Opera + Classical Music Reviews

OAE/Gardner @ Queen Elizabeth Hall, London

23 April 2009

Alongside all the carefully planned celebrations, Haydn’s anniversary has elicited a surprising outpouring of sympathy.

Queen Elizabeth Hall / Purcell Room

Queen Elizabeth Hall / Purcell Room (Photo: India Roper-Evans)

Commentators have lamented that Haydn is regarded as overly prolific, unfashionable and ‘deeply unsexy’ by many.

The Orchestra of the Age of Enlightenment has certainly made an effort to address these popular misconceptions with a season devoted to Haydn under the tag-line Radical. Genius. Entertainer. and this concert with guest conductor Edward Gardner went a long way to proving each of those qualities true. Ostensibly the programme sought to explore Haydn’s role as the godfather of the symphony format with a Mozart concerto included for reflection but in doing so it also revealed his keen wit and astonishing creativity.

We began with his Symphony No.7 in C Major, ‘Le Midi’, an early work for a modest ensemble at his disposal that betrays a debt to Corelli: polite and restrained, it offers several solo passages, including an intimate duet between the cello and first violin. With the Symphony No.64 in A Major, ‘Tempora mutantur’, the orchestra expanded and dynamics became more fluid and dramatic. And with the Symphony No.90 in C Major, Haydn’s imagination in full flight and his humour now cheeky and confident (fooling the audience with a double false ending), the evening completed its thrilling crescendo.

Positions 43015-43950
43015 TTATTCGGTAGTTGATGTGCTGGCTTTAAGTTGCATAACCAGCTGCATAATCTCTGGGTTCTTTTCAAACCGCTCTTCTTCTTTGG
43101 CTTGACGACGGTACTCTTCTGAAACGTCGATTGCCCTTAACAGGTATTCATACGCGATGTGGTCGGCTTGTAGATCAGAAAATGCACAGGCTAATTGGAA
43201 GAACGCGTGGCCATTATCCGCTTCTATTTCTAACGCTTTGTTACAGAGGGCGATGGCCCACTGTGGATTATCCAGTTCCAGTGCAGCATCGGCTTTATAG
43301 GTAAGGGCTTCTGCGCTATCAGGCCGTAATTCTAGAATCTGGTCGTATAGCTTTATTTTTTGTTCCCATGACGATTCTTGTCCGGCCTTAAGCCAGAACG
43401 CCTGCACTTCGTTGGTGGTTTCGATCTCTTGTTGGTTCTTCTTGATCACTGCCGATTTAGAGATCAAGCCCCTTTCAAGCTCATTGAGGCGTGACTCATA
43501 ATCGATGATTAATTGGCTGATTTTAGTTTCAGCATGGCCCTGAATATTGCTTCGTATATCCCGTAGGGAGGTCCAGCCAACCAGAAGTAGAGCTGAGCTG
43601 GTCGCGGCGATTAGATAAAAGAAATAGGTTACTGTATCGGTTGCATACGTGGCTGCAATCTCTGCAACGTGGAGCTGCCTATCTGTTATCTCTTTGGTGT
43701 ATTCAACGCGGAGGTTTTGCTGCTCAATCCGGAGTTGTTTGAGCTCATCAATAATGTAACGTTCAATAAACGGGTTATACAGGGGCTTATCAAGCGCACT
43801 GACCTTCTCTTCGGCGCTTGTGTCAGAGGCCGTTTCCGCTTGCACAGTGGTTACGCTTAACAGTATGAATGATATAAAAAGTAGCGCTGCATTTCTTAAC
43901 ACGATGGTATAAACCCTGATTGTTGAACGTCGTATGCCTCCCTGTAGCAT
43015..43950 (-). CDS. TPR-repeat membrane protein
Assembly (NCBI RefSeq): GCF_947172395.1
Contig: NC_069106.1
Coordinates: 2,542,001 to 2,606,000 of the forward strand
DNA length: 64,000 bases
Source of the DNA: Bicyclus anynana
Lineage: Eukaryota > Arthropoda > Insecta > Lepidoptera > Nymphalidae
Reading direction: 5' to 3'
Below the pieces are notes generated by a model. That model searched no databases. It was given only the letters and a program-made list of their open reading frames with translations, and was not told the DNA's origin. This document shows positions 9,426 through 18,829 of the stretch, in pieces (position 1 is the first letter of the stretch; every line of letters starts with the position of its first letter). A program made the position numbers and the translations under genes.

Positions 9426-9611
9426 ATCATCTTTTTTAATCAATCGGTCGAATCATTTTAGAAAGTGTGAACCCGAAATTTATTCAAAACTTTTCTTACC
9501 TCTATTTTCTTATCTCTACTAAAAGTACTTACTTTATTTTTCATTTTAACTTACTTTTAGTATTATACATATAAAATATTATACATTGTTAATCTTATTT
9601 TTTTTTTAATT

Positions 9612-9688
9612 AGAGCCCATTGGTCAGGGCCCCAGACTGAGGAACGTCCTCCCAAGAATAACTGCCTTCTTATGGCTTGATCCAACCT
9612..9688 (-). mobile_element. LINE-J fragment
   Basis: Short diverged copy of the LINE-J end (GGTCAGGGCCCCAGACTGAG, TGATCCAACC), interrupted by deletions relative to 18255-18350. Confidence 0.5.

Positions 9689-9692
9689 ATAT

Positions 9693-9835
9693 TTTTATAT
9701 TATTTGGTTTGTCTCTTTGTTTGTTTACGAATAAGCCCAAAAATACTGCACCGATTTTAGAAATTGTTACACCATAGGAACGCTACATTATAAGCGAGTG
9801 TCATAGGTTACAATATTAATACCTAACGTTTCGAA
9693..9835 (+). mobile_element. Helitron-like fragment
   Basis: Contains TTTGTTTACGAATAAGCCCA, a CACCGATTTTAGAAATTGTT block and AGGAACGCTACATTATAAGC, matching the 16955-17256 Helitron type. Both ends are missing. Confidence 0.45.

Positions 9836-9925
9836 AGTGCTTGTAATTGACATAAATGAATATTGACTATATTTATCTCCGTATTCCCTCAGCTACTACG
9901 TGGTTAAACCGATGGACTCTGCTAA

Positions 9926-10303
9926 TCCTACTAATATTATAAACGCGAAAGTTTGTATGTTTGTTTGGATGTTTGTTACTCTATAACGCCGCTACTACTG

Mozart’s Flute Concerto No.2 in D Major, K314, inserted between the two last symphonies, served to both refresh the palate and to show how Haydn manipulated traditional concerto format. Flutist Lisa Beznosiuk, a principal with the OAE, floated the solo line with style, and here, more than ever, did we appreciate the distinctive sound of this period ensemble Beznosiuk’s early flute accentuating the instrument’s woodwind aspect against a backdrop of mellifluous brass and soft, raw strings.

Throughout Gardner conducted with elegance and precision, his direction coming from short, sharp gestures and contrapposto twitches, and displayed a generosity of spirit that allowed the OAE musicians space to speak for themselves.

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